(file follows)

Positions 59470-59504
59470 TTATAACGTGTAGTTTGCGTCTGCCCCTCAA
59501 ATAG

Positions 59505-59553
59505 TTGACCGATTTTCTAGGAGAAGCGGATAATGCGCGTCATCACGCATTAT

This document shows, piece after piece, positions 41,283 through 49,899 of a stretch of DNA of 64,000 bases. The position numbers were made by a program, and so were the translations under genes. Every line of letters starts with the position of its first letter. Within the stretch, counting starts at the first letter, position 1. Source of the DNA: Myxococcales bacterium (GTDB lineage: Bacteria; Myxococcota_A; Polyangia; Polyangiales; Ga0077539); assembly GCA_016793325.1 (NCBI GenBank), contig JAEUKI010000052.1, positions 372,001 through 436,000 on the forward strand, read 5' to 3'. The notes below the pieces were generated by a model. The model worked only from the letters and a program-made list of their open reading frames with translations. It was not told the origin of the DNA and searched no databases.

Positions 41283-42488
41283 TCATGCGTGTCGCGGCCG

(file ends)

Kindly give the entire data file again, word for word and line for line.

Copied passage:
Positions 59470-59504
59470 TTATAACGTGTAGTTTGCGTCTGCCCCTCAA
59501 ATAG

Positions 59505-59553
59505 TTGACCGATTTTCTAGGAGAAGCGGATAATGCGCGTCATCACGCATTAT

This document shows, piece after piece, positions 41,283 through 49,899 of a stretch of DNA of 64,000 bases. The position numbers were made by a program, and so were the translations under genes. Every line of letters starts with the position of its first letter. Within the stretch, counting starts at the first letter, position 1. Source of the DNA: Myxococcales bacterium (GTDB lineage: Bacteria; Myxococcota_A; Polyangia; Polyangiales; Ga0077539); assembly GCA_016793325.1 (NCBI GenBank), contig JAEUKI010000052.1, positions 372,001 through 436,000 on the forward strand, read 5' to 3'. The notes below the pieces were generated by a model. The model worked only from the letters and a program-made list of their open reading frames with translations. It was not told the origin of the DNA and searched no databases.

Positions 41283-42488
41283 TCATGCGTGTCGCGGCCG